• Red team exercises are simulated cyberattacks used to gauge how well your organization's incident response team is prepared and capable of responding.

To make sure that your cybersecurity measures are efficient and current, it's vital to test and analyse them frequently. This can entail establishing additional controls as necessary and updating your defences to address any found vulnerabilities. Your firm will be better equipped to defend against the most recent cyber threats if you test and evaluate your cybersecurity procedures to find any gaps in your defences and fix them.

In this image, a man is checking the assets through a software in his laptop.

Step 6: Respond to Cybersecurity Incidents

Building a strong cybersecurity framework and protecting against cyber dangers require effective response to cybersecurity incidents. Any circumstance that could jeopardise the data or asset security of your company is considered a cybersecurity incident. A cyber attack, a data leak, or even a straightforward personnel error that results in a security breach could fall under this category.

A detailed plan for identifying, responding to, and lessening the effects of a cybersecurity issue is necessary for effective incident response. This could entail:

  • Identifying the occurrence entails figuring out its extent and effects as well as recognising that it has happened as quickly and precisely as possible.
  • Once an incident has been discovered, it is critical to take action to control it and stop it from spreading. This may entail removing impacted systems from the network, stopping particular services, or taking additional actions to pinpoint the issue.
  • Getting rid of the cause Finding and addressing the incident's primary cause is the next stage. This can entail applying security patches, purging infected systems, or taking other corrective measures.
  • After addressing the incident's root cause, it's critical to restore any lost or corrupted data and return affected systems to their prior state.
  • Learning from the incident: It's crucial to assess the situation and find any lessons that can be applied to strengthen your company's cybersecurity posture. This could entail putting new controls in place, updating your incident response strategy, or giving staff members more training.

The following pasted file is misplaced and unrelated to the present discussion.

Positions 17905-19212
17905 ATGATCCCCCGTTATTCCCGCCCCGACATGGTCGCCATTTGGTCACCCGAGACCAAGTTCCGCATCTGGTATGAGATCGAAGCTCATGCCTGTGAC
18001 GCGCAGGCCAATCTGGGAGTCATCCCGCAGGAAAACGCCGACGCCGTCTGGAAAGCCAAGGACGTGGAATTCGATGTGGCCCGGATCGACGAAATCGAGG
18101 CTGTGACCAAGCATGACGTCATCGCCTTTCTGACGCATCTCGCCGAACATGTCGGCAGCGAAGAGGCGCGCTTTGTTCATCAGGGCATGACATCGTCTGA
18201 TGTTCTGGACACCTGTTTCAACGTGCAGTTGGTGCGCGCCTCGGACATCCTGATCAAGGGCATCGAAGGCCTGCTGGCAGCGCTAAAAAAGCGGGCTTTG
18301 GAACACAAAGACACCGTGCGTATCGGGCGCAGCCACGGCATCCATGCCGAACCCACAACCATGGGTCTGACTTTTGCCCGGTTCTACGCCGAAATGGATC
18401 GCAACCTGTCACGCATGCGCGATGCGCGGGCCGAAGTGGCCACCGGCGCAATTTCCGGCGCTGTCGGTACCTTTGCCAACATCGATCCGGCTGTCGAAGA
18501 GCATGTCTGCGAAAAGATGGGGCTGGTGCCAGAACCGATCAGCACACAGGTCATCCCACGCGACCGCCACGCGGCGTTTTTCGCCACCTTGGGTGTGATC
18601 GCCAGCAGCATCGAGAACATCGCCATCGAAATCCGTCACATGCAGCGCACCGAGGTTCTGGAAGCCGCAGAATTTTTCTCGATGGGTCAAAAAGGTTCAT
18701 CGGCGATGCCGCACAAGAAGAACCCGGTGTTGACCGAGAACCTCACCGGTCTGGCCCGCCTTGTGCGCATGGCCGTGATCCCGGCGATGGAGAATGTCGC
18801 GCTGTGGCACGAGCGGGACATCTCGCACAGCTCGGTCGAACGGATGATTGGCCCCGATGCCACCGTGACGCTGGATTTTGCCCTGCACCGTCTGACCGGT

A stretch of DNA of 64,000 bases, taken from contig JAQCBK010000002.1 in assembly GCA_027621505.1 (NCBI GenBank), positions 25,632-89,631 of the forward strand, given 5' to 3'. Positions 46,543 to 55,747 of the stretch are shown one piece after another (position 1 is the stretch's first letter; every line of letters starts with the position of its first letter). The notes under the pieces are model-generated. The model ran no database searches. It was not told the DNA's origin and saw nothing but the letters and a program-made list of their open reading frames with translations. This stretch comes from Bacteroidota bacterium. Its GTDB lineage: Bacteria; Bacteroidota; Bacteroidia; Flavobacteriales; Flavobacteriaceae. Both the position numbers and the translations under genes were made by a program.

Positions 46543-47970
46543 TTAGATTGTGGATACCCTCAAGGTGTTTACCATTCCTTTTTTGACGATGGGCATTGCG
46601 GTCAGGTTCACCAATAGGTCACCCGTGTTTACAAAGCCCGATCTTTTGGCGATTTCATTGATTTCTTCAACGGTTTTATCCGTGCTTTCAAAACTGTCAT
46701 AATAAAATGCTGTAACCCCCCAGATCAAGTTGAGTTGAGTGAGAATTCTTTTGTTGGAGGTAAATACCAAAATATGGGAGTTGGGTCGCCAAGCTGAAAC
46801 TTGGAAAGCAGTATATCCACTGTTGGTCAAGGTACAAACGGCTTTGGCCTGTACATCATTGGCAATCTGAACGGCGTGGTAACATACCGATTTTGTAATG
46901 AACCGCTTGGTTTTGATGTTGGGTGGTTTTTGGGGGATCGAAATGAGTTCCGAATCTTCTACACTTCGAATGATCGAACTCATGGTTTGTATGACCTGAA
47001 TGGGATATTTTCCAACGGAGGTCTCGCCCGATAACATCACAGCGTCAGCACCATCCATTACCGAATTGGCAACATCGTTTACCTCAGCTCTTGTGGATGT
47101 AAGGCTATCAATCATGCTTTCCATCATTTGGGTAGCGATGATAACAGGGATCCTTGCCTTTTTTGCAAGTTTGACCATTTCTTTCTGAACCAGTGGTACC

You can make sure that your business is ready to respond to a cybersecurity issue and lessen the impact on your assets and data by putting in place a clear incident response strategy and frequently testing and practising it.

Step 7: Continuously Improve Your Cybersecurity Framework

Continually enhancing your cybersecurity system is a crucial component of protecting yourself from online threats. With new threats and vulnerabilities continuously appearing, the cybersecurity landscape is constantly changing. To keep your cybersecurity measures current and effective, it's crucial to frequently assess and upgrade them.

Here are some actions you can do to keep your cybersecurity framework up to date:

Evaluation and update your security policy:

Regular review and revisions help to keep your security policy current and useful. This could entail introducing new policies or processes, as well as updating current ones to reflect modifications to your company or the threat environment.

Testing and assessing your controls on a regular basis:

It can help to verify that they are up to date and effective for your cybersecurity programme. Conducting penetration testing, vulnerability risk assessments, or security audits may be required.

Keep an eye out for risks to your system:

The best method to spot and deal with suspected malware is to continuously monitor your system for risks. This could entail going over system logs, utilising intrusion detection tools, or putting a security information and event management (SIEM) system in place.

Respond to incidents:

It's crucial to have an effective incident response plan in place when a cybersecurity event does occur. In this, the incident may be recognised, contained, the cause eliminated, the incident recovered from, and the incident learned from.

Inform your staff as needed:

A key component of establishing a robust cybersecurity framework is making sure that your staff is informed about the most recent cybersecurity risks and best practises. This can entail educating staff members on the value of cybersecurity on a regular basis.

You can make sure that your business is ready to defend against the most recent cyber hazards and safeguard your assets and data by regularly updating its cybersecurity architecture.

An mage showing growth of an organization.

CONCLUSION: Strengthening Your Cybersecurity Defense with Comprint

Strengthening your cybersecurity protection and safeguarding your company from cyber threats can be accomplished by working with Comprint and adopting Smokescreen's deception technology.

Security assessments, security policy formulation, security management, incident response, and ongoing support are just a few of the services provided by Comprint, a company that specialises in cybersecurity. You can take use of the knowledge and resources of a group of cybersecurity specialists by cooperating with Comprint.

A cybersecurity business that specialises on deception technology is called Smokescreen. Deception technology uses fake systems and data to divert and fool online attackers, assisting in the prevention of successful online attacks. Network deception, endpoint deception, and email deception are just a few of the deception-based cybersecurity solutions provided by Smokescreen.

You may build a strong cybersecurity defence that is prepared to protect against the most recent cyberthreat by integrating deception technologies from Smokescreen and working with Comprint.